As a young tax officer at the Ministry of Finance, Chandai Prasad Shrestha got his first foreign exposure in his training in Japan. Nominated by the government under JICA’s scholarship, Shrestha received training in Japan that helped him introduce many local level tax system in Nepal.
His first exposure also helped him establish a long lasting relation with Japan. Shrestha’s son is a professor at Tokyo University. In 1985, Japan was a country of dream for Shrestha but it is a household matter now.
Former secretary Chandi Prasad Shrestha, former president of JICA Alumni Association of Nepal (JAAN), an organization of Nepali trainees and students, who obtained various training and academic education opportunities under JICA program in Japan, spoke to new spotlight on various issues.
“When I landed in Tokyo in 1985 via Bangkok, it was a unique experience. For someone from a small mountainous country, with a very few roads, Tokyo was a modern city and its facilities were amazing. We were moving ahead with human power and Japan was moving ahead through technology. However, what I found interesting was its culture,” recalled hrestha. “My experience of interacting with Japanese since 1985 is that Japanese people have always seen the Nepalese with great affection and love. They are very supportive. I have travelled so many times in Japan during my career and after, my feeling is that Japanese people support us more than anybody else. Their support is outstanding.”
Explaining the Japanese support to Nepal Shrestha saidone of the differences in Japanese support is that there is no hidden agenda. They support the poor people. Sometimes I think to myself, why do Japanese help in such a manner? Why do they love us so much? Is it because of our facial expression, Mt. Everest or country of Buddha? One good thing about Nepalese people is that they always smile even in pain.
After learning on local tax system in Japan, I introduced some tax systems for Village Panchayat and District Panchayat. My training in Japan played a significant role to influence the political leadership on the need to make local bodies financially strong through local taxes.
What about JAAN?
JAAN has over 1300 members in different government agencies. My experiences are that over 3000 people were trained in Japan. Most of them are working in various government offices. My own experience is that the training given in Japan is more helpful in discharging duties in Nepal. JICA’s training is very suitable in our context. The contributions made by JICA to Nepal for a better tomorrow are very significant.
When did you go to Japan for training?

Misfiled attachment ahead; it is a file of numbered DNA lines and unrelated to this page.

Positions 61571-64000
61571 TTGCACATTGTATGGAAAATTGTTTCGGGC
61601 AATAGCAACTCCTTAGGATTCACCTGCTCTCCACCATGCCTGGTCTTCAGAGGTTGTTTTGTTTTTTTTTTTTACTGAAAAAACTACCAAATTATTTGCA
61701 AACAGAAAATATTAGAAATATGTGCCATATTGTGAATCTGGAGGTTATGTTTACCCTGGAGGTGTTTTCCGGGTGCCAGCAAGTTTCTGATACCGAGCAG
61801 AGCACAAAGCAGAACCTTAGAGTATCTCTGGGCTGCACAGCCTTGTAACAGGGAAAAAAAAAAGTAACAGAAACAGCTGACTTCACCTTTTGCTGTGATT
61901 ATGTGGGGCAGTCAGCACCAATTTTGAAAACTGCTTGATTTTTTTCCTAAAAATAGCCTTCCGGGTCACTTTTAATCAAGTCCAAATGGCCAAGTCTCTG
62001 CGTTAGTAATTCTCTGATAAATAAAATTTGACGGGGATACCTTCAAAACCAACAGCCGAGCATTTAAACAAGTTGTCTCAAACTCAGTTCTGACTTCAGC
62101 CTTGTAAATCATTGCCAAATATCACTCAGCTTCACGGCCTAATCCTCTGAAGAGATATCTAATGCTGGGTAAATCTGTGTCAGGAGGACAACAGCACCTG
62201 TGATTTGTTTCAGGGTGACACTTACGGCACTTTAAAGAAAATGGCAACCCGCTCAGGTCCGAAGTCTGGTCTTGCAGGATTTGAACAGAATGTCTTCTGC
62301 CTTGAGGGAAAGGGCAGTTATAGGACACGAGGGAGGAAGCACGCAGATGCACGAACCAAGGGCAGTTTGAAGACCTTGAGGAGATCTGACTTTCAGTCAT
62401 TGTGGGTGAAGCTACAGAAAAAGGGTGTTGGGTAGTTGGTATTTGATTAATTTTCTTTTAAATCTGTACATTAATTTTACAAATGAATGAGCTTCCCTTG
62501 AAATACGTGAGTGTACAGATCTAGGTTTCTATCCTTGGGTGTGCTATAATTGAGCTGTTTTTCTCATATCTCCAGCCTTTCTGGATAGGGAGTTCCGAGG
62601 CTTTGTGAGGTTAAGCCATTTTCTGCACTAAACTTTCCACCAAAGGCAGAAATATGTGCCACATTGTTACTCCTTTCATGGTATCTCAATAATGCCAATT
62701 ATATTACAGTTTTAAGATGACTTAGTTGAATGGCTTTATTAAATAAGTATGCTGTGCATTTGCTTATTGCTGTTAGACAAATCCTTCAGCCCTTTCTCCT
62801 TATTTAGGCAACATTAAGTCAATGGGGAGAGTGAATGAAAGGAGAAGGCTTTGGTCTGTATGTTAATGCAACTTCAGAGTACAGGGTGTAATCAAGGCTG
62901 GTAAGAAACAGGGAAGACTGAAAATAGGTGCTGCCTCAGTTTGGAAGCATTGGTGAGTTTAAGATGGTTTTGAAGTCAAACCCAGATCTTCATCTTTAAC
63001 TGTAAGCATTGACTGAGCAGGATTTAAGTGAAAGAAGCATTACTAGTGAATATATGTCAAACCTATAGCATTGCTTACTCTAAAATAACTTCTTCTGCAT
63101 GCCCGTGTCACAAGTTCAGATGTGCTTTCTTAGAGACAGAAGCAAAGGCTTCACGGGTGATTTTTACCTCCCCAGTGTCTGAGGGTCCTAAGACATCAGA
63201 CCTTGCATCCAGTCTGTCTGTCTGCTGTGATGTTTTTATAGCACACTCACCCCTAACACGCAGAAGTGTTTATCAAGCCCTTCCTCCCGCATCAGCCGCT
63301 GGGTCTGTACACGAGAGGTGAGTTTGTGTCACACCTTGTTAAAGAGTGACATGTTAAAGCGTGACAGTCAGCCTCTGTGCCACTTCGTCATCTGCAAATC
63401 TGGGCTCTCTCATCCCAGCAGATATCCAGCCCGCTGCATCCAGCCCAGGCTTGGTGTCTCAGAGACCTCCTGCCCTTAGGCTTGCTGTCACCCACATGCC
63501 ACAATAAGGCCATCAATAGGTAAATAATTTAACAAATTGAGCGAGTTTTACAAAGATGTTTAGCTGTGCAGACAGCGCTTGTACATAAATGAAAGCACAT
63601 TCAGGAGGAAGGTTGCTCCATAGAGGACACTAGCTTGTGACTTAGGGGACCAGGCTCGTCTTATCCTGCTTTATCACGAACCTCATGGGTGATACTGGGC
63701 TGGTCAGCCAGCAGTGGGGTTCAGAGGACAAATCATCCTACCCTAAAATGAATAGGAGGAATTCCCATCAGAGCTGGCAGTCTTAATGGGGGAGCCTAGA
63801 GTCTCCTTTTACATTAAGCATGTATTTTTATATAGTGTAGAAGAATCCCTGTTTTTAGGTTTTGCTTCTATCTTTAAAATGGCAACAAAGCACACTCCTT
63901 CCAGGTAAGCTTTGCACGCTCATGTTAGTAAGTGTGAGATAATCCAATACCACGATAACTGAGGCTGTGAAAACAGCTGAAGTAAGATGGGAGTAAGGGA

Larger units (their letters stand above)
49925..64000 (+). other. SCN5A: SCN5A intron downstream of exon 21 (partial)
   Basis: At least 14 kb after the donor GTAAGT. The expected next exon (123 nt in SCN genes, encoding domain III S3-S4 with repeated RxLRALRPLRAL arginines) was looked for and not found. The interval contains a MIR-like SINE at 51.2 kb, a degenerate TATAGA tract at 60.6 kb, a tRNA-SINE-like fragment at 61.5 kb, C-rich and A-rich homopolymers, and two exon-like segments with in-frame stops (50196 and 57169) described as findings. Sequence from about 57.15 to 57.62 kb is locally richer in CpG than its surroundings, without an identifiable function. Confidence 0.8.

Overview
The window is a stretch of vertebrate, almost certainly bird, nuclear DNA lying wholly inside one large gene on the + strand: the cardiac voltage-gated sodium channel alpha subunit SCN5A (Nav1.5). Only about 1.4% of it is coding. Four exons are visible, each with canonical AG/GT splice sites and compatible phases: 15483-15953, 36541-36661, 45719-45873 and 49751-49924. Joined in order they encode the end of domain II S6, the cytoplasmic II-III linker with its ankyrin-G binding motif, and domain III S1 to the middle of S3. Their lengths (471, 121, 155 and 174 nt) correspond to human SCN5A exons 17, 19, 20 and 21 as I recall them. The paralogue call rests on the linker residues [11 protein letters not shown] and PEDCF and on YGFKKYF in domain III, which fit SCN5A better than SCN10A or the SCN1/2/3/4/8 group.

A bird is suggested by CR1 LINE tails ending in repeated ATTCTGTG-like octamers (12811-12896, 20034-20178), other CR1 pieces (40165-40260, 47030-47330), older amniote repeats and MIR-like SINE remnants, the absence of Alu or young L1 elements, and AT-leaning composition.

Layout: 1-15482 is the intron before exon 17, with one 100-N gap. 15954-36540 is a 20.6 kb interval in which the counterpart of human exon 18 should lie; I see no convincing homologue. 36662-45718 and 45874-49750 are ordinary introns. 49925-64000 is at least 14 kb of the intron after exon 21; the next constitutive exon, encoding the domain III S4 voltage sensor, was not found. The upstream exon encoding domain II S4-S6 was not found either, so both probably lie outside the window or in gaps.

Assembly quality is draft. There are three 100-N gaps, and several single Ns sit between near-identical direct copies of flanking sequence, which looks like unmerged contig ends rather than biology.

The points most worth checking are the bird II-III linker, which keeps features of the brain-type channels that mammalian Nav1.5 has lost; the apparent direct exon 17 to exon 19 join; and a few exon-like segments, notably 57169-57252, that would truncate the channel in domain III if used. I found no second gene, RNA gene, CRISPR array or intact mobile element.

I went to Japan in 1984 as a tax officer of Ministry of Finance under JICA. It was my first training abroad. After my return from Japan, I was promoted as undersecretary and transferred to Ministry of Local Development. As my training in Japan related to taxes, I introduced the local taxation to then Nagar Panchayats which were later on known as octroi.This helped a lot to strengthen the economic capability of municipalities.
As Nepal and Japan established their diplomatic relations sixty years ago, how do you see Japan’s economic support to Nepal?
Japan has been supporting Nepal in various sectors like hydropower, civil aviation, health, roads, education, agriculture and horticulture, training for technicians and civil service and peace building. Dhulikhel Bardibas Road and Kulekhani Hydropower project are two most important infrastructure projects. Similarly, TU Teaching Hospital is still a lifeline for Nepalese. Under one village one product scheme, Japanese have already introduced Junar, Trout Fish, Strawberry and vegetables. They have been supporting us to transform the livelihood of people. Sindhuli and Ramechhap’s farmers have changed their livelihood through Junar. Similarly, the trout fish changed the livelihood of many districts including Nuwakot and Rasuwa. These livelihood schemes helped to change the economy of rural farmers.
What do you suggest for future?
As Nepal has made tremendous changes, what Nepal requires now is a polytechnic institute to train young Nepalese. JICA can support Nepal in this direction. A large number of Nepalese are leaving for foreign countries. If the government provides them training, they can make a lot of money. Nepal needs to provide training for them. Japan also needs to support strengthening the political institutions in Nepal. As a liberal democratic country of the world, Japan should support Nepal to build the political institutions. As Japan has strong political institutions like municipality and parliament, Japan needs to send its experts in Nepal to share experiences of institution building. One of weak parts of Nepal is management. Nepal needs to learn management. Japan needs to support Nepal in management.
As a former president of JAAN, what do you see is the role of Nepalese trained in Japan?
Although JAAN members have been working in different sectors using their expertise and knowledge gained in Japan, they need to expand their work supporting development activities at the grass roots level.